It's been a rough year for many fiber optic companies, which were once considered strong plays on the "super cycle" in network infrastructure upgrades. The bulls claimed that demand would be fueled by an ever-increasing amount of data being used for media streaming, cloud-based apps, and other cloud services.
Unfortunately, unpredictable spending patterns at service providers and a slowdown in China skewered many top plays in that market, including Infinera (NASDAQ:INFN) and Acacia Communications (NASDAQ:ACIA). I compared these two stocks back in March, and concluded that Acacia's stronger growth figures made it a more appealing investment than Infinera.
Unfortunately, investors would have been better off avoiding both stocks. Since that article was published, shares of Infinera and Acacia respectively dropped 36% and 26%. Should investors still avoid both stocks at these levels? Let's compare their businesses to find out.
How do Infinera and Acacia make money?
Infinera generates most of its revenue from Long Haul Wave Division Multiplexing (WDM) and subsea optical transmission systems for service providers. These systems enable carriers to boost the capacity of their long-distance networks without laying down additional fiber.
The company uses a proprietary PIC (photonic manufacturing circuit) process, which gives it a cost advantage against many of its direct competitors. A smaller percentage of Infinera's revenue comes from its newer metro WDM and data center interconnect (DCI) solutions, which boost the capacity of networks over much shorter distances.
Acacia serves the long haul, metro, and DCI markets with its coherent interconnect products. These products, which also boost the capacity of networks, are better suited for newer software-defined networking (SDN) solutions, which rely on less powerful hardware tethered to cloud-based services.
Acacia's main advantage in this market is its 400G chipset, which is smaller, denser, and more power-efficient than many rival products. Unlike Infinera, Acacia generates most of its revenue from the higher-growth metro and DCI markets.
Which company is growing faster?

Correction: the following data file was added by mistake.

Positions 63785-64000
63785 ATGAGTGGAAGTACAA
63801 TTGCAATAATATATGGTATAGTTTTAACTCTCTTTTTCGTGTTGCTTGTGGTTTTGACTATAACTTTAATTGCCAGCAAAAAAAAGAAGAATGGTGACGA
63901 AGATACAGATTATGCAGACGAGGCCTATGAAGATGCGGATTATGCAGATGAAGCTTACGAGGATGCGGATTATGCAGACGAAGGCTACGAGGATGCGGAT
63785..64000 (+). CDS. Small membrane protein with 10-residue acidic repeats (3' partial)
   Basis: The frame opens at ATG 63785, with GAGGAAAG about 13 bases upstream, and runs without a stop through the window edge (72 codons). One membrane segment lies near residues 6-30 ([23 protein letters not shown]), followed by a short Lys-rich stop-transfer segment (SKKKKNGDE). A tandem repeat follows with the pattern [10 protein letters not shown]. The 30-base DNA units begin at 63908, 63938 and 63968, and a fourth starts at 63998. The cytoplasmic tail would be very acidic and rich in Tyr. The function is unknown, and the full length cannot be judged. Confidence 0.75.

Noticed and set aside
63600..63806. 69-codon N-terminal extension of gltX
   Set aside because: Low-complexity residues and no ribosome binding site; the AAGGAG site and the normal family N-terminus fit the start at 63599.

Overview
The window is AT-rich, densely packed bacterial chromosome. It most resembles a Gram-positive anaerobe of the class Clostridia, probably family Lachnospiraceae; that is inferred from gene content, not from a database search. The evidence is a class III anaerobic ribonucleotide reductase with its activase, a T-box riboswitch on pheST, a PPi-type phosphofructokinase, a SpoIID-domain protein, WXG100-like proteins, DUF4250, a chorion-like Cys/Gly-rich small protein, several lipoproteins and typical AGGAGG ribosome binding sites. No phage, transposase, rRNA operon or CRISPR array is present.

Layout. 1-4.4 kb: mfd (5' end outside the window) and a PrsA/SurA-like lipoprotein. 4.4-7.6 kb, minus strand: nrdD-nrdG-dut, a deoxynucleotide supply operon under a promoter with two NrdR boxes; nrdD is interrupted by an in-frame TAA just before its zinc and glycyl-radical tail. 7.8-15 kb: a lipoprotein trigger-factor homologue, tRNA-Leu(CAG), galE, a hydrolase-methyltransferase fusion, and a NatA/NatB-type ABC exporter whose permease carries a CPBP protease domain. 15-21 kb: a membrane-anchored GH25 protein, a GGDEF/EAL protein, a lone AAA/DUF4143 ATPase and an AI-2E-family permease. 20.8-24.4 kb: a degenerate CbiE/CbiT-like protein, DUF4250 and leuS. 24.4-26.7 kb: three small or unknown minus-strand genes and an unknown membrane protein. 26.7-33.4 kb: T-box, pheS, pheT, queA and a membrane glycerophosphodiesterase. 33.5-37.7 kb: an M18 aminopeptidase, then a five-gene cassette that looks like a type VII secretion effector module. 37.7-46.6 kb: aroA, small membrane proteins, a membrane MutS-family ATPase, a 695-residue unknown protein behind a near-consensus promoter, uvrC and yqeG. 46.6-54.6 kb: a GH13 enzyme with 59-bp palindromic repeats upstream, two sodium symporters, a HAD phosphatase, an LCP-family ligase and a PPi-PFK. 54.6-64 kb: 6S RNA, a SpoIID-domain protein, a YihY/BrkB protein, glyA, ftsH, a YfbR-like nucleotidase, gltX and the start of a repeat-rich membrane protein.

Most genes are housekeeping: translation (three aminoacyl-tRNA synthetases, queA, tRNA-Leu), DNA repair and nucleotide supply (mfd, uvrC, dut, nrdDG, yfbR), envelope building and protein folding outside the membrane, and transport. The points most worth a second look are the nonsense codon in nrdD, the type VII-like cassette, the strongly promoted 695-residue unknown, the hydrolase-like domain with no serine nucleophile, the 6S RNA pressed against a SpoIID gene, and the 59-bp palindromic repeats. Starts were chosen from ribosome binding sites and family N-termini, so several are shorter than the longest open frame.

Infinera's revenue fell annually for four straight quarters before finally rebounding 4% last quarter. That weak growth was caused by service providers favoring metro and DCI upgrades over long haul WDM connections, as well as sluggish sales in China.
Infinera's rebound last quarter was attributed to growing demand for its Infinity Capacity Engine (ICE4) products, which can deliver a "super-channel" capacity of up to 2.4 terabits per second over a distance over 12,000 kilometers.
Other catalysts include a potential recovery in long haul WDM demand in the second half of 2017, the deployment of its Cloud Xpress 2 DCI solution for Netflix, and a restructuring plan which will cut annual costs by about $40 million. Analysts expect Infinera's revenue to fall 16% this year, but rebound 8% next year as those catalysts kick in.
Acacia posted steep double-digit revenue declines for two straight quarters due to soft demand in China on slower provincial buildouts and delayed shipments due to a "quality issue." Acacia's results also suffered from tough comparisons with the triple-digit sales growth it reported throughout fiscal 2016.
Looking ahead, Acacia CEO Murugesan Shanmugaraj stated that the company's "near-term visibility in China remains challenging," but that the "long-term growth trends in China remain strong" on video and 5G-related upgrades
As a result, Acacia's future looks similar to Infinera's. Analysts expect its revenue to fall 19% this year, but rebound 12% next year.
Which company is more profitable?
Infinera is expected to finish this year with a loss of $0.54 per share, but recovering sales could narrow that loss to $0.19 per share next year. Acacia's earnings are expected to fall 46% to $1.73 per share this year, followed by a milder 3% decline to $1.67 next year.
Infinera doesn't have a P/E multiple, but its P/S ratio of 1.4 is slightly lower than the industry average of 1.9 for communication equipment makers. Acacia trades at 14 times earnings, compared to the industry average of 37, and 3.9 times sales. However, its forward P/E of 22 looks a bit higher due to its waning earnings growth.
The winner: Acacia Communications
I personally wouldn't buy either Infinera or Acacia, since they're both under tremendous cyclical pressure. However, Acacia is clearly the healthier play than Infinera thanks to its higher exposure to the metro and DCI markets and stronger profitability.